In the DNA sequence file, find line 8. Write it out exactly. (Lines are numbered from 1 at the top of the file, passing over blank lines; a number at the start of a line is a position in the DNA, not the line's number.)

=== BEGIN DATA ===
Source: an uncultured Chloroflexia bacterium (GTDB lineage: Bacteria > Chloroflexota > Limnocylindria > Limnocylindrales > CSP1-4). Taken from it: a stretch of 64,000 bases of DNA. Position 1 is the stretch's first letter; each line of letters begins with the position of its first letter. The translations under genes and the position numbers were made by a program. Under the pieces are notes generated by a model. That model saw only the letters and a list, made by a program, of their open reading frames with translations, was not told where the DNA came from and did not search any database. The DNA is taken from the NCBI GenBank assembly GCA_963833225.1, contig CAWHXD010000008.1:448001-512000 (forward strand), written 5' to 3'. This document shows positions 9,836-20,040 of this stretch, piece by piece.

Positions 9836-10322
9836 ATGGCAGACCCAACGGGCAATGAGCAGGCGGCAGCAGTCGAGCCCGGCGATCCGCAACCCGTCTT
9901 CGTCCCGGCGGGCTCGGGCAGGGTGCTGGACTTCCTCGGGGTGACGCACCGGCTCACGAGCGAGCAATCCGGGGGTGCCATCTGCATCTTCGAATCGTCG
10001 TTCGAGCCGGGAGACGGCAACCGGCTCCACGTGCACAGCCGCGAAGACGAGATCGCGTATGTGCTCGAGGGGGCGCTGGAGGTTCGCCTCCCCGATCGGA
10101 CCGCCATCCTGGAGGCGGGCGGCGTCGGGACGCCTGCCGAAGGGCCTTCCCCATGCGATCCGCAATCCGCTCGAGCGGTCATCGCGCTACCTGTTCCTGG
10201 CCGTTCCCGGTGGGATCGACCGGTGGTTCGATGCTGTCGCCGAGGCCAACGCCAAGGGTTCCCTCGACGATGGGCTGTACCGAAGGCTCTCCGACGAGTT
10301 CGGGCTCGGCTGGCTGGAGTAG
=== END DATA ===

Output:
10301 CGGGCTCGGCTGGCTGGAGTAG